Partnering to Protect Open Spaces

Two people overlook a conservation easement

Boulder County protects approximately 106,000 acres of open space, making the county a unique place in which to live and enjoy the outdoors. You may be surprised to learn that 40,000 acres of that open space are conserved, thanks to 850 private landowners who made the decision to protect their land with conservation easements. That totals an astonishing 40 percent of the department’s open space.

A conservation easement is a legally binding agreement between a landowner and a qualified organization that restricts how a property can be used and developed. This agreement “runs with the land,” which means that when the property transfers to a new owner, those restrictions also transfer. Conservation easements are written to protect the important conservation values of each property, such as productive agricultural land, scenic viewsheds, and valuable wildlife habitats. Boulder County holds the conservation easement in trust for the public, but the landowner privately owns and manages the property. The public typically does not have access to the property because it remains in private ownership.

When Boulder County accepts a conservation easement over a private property, it also accepts the responsibility to steward it, now and into the future, to ensure that the terms of the agreement are upheld. This is a forever job. Each year, conservation easement program staff take the roads less traveled to visit some of those properties, meet with landowners, and assess each property’s current condition.

A Day in the Life of Conservation Easement Program Monitors

So, what exactly do we do when on a stewardship monitoring visit? First, we let the landowner know we’re planning a visit; some landowners request to join us. We prepare for the visit by reviewing previous years’ monitoring reports, correspondence, and the conservation easement. Like snowflakes, no two conservation easements are the same, so it’s important that we learn the nuances of each one.

During the visit, we look for a variety of things, including native and invasive plants, signs of wildlife, and any new buildings or activities. We often walk the property with the landowners, hearing about their successes and challenges, discussing changes, and assessing future plans to ensure they remain in compliance with the terms of the easement. We cover as much ground as we can, documenting our observations along the way.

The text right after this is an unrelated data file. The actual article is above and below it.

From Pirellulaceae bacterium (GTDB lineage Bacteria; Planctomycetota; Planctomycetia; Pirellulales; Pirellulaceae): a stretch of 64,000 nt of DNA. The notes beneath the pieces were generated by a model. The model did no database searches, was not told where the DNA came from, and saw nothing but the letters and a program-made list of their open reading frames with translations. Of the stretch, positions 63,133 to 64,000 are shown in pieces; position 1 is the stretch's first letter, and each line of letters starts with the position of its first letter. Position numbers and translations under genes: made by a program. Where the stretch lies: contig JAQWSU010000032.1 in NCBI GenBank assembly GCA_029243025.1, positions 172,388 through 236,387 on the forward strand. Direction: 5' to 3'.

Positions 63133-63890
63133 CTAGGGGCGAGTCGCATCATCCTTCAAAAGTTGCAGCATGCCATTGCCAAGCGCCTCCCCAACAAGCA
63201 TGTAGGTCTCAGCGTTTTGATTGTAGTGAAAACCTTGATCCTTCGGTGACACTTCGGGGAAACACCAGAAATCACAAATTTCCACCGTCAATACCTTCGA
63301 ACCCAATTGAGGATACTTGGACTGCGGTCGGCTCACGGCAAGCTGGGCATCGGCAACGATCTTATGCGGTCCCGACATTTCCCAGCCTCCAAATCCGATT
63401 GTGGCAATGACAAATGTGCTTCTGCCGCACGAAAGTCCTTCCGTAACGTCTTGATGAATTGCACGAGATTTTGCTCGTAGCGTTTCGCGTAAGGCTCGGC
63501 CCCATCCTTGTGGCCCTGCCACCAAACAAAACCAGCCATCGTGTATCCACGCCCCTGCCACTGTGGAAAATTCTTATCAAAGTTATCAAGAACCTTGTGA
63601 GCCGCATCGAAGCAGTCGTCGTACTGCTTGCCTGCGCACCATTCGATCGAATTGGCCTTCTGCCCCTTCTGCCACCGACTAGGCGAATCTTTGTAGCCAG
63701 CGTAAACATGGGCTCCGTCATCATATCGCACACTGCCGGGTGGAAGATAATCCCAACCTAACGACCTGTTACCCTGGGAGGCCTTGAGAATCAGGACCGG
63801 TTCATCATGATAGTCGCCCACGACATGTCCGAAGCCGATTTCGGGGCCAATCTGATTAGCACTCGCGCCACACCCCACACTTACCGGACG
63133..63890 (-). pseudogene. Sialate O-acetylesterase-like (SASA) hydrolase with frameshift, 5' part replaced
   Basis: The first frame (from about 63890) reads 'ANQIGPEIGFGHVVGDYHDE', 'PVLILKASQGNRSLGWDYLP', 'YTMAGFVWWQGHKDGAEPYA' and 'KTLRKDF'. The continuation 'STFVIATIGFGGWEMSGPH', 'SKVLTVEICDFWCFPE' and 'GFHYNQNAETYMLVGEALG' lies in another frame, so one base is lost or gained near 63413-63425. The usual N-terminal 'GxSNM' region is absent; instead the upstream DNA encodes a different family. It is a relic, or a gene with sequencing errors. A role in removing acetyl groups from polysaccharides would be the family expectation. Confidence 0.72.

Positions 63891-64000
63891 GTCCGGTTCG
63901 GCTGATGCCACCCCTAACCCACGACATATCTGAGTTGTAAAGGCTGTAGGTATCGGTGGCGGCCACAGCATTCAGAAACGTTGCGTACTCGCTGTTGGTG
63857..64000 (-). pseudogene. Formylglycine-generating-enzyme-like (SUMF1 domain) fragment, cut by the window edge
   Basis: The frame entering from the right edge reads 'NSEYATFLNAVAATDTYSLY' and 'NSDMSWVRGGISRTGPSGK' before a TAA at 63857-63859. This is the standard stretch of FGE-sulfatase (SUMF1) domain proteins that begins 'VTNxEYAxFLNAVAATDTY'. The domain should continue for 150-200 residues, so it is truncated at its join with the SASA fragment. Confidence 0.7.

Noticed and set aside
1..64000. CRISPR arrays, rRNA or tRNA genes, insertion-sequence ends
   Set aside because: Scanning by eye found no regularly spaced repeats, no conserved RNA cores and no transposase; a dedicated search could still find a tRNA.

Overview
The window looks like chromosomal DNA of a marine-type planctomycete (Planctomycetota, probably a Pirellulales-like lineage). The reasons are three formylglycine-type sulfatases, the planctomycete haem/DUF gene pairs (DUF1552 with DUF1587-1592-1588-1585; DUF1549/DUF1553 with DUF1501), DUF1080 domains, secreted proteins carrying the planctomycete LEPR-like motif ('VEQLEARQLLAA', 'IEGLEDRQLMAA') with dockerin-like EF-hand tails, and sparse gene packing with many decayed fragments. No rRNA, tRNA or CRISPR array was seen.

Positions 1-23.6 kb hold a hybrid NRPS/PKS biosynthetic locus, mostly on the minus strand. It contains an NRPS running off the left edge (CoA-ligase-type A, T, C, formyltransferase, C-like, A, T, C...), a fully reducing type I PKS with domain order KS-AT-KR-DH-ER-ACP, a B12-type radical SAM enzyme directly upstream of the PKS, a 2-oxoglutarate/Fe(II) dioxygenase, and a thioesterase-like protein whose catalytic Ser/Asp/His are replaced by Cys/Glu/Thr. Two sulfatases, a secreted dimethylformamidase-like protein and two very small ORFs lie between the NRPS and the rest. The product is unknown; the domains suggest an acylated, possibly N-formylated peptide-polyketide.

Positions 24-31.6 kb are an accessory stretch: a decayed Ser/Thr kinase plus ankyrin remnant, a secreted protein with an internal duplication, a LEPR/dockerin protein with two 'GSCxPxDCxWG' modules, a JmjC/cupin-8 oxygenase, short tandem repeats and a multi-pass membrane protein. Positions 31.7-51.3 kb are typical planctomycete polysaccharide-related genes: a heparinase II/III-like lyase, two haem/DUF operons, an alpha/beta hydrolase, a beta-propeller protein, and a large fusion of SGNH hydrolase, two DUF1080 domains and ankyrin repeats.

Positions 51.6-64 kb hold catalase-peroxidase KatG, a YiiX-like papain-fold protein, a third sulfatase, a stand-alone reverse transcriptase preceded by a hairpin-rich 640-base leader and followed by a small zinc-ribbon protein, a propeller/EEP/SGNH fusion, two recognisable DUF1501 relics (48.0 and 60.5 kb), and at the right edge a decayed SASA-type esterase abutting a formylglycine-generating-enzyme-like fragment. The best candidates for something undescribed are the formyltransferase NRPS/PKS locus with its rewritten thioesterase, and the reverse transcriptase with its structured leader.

Back in the office, we review our observations and follow up with landowners as needed. If a landowner needs help with controlling invasive weeds, forest management, or guidance on grazing, we can connect them with helpful resources. We rely on the support of many agencies to help landowners manage their land, including CSU Extension Services, the Natural Resources Conservation Service, and Parks & Open Space staff. The final task after a monitoring visit is to write a stewardship monitoring report. These reports are an important tool for tracking property conditions over time.

Enduring Partnerships

These relationships with internal and external partners, together with good stewardship practices and dedicated landowners, help properties maintain their conservation values over the years. Our responsibility to steward Boulder County’s conservation easement properties is not only a responsibility, but a privilege. We can’t thank these landowners enough for all that they do to care for their property and for partnering with Boulder County. Our community would look very different were it not for their dedication to conserving their resources.

Two people overlook a conservation easement
Some owners like to accompany staff on their visits so together they can walk the property, noting wildlife, plants, and to discuss any changes and use of the property.